Hydrilla & Hygrophila
Demonstration Project

Attention all boaters, duck hunters, water skiers, lakefront home owners, environmentalists, and anyone else with an interest in Florida's waterways and aquatic ecosystems: What do you know about HYDRILLA and HYGROPHILA, a.k.a., the "Terrible Twosome"?

Aquatic invasive weeds are a major problem in lakes, canals, rivers, and essentially any type of water body in Florida, particularly, hydrilla and hygrophila. The "Terrible Twosome" have been problematic in Florida waterways since the 1950's, spreading rapidly through the state, distributing havoc with every inch of spread. That may sound a little harsh but these plants cost millions of dollars per year to manage. According to the Invasive Plant Management Section, roughly $28 million was spent in 2007 for aquatic plant control in public waters, 36 percent of that, or $10 million, was for hydrilla control! It will cost close to $30 million to manage invasive aquatic weeds in 2006/07.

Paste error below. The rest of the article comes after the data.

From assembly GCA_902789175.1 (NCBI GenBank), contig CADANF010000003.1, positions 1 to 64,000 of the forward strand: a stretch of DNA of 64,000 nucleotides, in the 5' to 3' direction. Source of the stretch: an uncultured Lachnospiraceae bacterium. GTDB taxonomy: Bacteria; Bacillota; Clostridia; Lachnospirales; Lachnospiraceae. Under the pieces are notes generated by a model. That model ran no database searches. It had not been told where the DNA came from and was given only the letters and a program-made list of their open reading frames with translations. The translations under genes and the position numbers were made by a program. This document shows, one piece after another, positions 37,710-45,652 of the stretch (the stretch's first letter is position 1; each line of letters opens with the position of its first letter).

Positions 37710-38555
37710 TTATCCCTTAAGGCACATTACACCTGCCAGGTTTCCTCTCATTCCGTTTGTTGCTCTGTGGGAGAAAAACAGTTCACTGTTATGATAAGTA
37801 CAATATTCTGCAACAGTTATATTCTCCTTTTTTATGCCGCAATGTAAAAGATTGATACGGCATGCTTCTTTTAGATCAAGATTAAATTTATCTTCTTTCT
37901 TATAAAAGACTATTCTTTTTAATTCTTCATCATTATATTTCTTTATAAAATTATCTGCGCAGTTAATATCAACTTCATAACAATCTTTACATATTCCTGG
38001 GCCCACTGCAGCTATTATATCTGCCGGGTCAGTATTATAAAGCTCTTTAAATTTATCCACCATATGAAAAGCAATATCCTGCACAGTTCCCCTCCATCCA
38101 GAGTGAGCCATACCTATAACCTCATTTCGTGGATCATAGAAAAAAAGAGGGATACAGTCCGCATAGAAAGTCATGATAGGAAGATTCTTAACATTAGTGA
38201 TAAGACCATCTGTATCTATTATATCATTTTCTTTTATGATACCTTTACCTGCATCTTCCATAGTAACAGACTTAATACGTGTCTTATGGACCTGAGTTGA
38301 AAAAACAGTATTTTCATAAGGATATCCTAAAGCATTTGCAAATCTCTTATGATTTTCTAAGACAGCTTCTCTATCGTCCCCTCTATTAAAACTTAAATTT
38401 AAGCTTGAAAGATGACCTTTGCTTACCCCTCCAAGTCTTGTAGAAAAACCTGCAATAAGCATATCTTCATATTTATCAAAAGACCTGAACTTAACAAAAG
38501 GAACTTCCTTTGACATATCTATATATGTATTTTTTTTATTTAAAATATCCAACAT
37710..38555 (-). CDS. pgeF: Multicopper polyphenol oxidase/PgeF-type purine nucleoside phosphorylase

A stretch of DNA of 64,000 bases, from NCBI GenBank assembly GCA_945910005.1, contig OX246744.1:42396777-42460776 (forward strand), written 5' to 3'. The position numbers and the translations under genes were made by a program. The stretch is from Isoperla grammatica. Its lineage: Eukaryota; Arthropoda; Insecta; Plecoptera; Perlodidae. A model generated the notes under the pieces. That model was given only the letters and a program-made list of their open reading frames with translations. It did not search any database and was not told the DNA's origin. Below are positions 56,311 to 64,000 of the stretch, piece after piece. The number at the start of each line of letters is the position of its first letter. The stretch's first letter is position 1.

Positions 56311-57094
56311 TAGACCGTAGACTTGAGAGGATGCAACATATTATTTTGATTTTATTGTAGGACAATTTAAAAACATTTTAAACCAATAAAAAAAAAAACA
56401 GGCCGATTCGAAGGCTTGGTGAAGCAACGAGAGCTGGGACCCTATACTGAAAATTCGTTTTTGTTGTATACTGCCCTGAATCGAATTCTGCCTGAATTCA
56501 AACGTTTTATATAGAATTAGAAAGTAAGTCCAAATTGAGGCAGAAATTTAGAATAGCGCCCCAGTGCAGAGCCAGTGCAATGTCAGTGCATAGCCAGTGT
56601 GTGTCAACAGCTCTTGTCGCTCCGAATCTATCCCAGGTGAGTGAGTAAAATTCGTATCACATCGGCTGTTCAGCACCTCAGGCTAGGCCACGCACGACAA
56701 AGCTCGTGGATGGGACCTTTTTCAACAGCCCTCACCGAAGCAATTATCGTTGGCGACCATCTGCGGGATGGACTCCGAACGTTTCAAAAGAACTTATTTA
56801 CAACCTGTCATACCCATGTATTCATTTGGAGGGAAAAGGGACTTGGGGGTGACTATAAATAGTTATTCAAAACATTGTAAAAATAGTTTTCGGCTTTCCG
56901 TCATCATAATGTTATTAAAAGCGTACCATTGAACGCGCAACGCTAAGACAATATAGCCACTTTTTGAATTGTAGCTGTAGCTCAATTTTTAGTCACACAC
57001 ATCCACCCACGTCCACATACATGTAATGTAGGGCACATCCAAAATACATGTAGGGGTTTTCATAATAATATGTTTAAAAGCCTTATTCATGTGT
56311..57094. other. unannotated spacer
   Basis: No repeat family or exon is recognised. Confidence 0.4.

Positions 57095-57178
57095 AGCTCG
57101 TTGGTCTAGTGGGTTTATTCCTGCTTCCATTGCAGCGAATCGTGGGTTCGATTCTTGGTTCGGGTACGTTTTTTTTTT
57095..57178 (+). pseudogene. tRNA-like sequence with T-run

Osceola County was awarded a grant to find new and alternative methods of control for hydrilla and hygrophila in the Kissimmee Chain of Lakes. To find out more about the Hydrilla & Hygrophila Demonstration Project, please contact Eleanor Foerste with UF/IFAS Osceola County Extension at efoe@osceola.org or 321-697-3000, or you can visit our website at http://plants.ifas.ufl.edu/osceola.

Images of Hydrilla and Hygrophila Invasions

Photo of hydrilla in Lake TohopekaligaHydrilla invasion on West Lake Tohopekaliga. Click image for higher resolution.